Touchstoner

Up, and to the office, where all the morning almost, busy about business against the afternoon, and we met a little to sign two or three things at the Board of moment, and thence at noon home to dinner, and so away to White Hall by water. In my way to the Old Swan, finding a great many people gathered together in Cannon Street about a man that was working in the ruins, and the ground did sink under him, and he sunk in, and was forced to be dug out again, but without hurt. Thence to White Hall, and it is strange to say with what speed the people employed do pull down Paul’s steeple, and with what ease: it is said that it, and the choir are to be taken down this year, and another church begun in the room thereof, the next. At White Hall we met at the Treasury chamber, and there before the Lords did debate our draft of the victualling contract with the several bidders for it, which were Sir D. Gawden, Mr. Child and his fellows, and Mr. Dorrington and his, a poor variety in a business of this value. There till after candle-lighting, and so home by coach with Sir D. Gawden, who, by the way, tells me how the City do go on in several things towards the building of the public places, which I am glad to hear; and gives hope that in a few years it will be a glorious place; but we met with several stops and new troubles in the way in the streets, so as makes it bad to travel in the dark now through the City. So I to Mr. Batelier’s by appointment, where I find my wife, and Deb., and Mercer; Mrs. Pierce and her husband, son, and daughter; and Knepp and Harris, and W. Batelier, and his sister Mary, and cozen Gumbleton, a good-humoured, fat young gentleman, son to the jeweller, that dances well; and here danced all night long, with a noble supper; and about two in the morning the table spread again for a noble breakfast beyond all moderation, that put me out of countenance, so much and so good. Mrs. Pierce and her people went home betimes, she being big with child; but Knepp and the rest staid till almost three in the morning, and then broke up.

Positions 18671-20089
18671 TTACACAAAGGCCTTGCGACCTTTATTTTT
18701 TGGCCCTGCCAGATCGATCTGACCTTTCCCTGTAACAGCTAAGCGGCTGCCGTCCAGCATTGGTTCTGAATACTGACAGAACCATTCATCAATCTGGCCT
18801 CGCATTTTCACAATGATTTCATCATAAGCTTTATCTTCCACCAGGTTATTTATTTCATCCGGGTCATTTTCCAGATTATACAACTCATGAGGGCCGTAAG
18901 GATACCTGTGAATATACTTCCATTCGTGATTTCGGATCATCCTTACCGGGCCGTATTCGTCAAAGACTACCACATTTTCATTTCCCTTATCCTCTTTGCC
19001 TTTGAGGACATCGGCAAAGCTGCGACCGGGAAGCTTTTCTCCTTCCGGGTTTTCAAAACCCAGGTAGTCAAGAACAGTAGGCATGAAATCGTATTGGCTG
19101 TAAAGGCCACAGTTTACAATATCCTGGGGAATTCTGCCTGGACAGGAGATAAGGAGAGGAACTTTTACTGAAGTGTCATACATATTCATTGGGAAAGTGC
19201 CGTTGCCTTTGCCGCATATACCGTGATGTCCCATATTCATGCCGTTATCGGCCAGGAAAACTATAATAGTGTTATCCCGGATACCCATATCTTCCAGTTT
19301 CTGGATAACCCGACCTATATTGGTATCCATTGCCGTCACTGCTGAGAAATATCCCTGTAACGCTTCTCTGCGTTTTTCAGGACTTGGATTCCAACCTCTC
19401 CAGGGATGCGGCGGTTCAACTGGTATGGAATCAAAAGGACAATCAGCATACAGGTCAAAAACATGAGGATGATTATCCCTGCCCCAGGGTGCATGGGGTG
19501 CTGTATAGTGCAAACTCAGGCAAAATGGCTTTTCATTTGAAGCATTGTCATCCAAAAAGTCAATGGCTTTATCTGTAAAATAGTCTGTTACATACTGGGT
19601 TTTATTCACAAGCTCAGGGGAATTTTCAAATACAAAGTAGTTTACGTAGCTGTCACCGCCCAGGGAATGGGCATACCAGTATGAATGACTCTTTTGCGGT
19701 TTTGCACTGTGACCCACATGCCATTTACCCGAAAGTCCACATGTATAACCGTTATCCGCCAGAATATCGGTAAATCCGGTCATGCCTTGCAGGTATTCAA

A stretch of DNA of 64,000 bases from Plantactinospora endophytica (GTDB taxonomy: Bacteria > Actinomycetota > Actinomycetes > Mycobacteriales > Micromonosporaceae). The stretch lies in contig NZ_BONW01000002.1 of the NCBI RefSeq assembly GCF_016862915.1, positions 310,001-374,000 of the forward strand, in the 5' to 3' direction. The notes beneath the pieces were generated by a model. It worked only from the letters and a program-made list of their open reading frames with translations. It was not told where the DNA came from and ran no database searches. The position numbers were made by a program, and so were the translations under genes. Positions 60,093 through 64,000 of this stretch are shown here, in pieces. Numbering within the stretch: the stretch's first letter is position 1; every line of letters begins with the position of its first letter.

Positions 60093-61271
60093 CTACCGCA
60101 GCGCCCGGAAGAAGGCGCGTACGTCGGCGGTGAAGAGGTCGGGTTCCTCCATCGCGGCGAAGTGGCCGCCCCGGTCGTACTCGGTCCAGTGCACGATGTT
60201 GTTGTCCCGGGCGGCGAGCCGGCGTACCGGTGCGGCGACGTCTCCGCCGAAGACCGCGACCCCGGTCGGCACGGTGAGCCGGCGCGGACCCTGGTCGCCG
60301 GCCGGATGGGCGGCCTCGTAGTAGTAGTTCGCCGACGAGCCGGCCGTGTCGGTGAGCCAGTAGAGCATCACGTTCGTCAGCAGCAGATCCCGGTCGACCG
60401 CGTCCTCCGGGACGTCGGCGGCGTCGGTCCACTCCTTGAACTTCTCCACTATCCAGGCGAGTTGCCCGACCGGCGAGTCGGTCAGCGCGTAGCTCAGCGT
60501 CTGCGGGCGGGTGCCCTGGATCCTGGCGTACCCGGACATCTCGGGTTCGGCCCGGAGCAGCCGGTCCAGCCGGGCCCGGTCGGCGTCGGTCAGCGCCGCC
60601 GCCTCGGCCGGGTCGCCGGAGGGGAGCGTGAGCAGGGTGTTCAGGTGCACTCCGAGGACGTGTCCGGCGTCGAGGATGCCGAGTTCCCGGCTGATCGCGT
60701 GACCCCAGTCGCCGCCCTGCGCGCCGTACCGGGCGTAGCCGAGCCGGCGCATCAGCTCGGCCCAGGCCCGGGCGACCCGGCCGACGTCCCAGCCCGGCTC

the little moment
I was dug out of

is a poor candle with which
to travel in the dark

through the city where we danced
beyond all moderation

Erasure poem derived from The Diary of Samuel Pepys, Wednesday 26 August 1668

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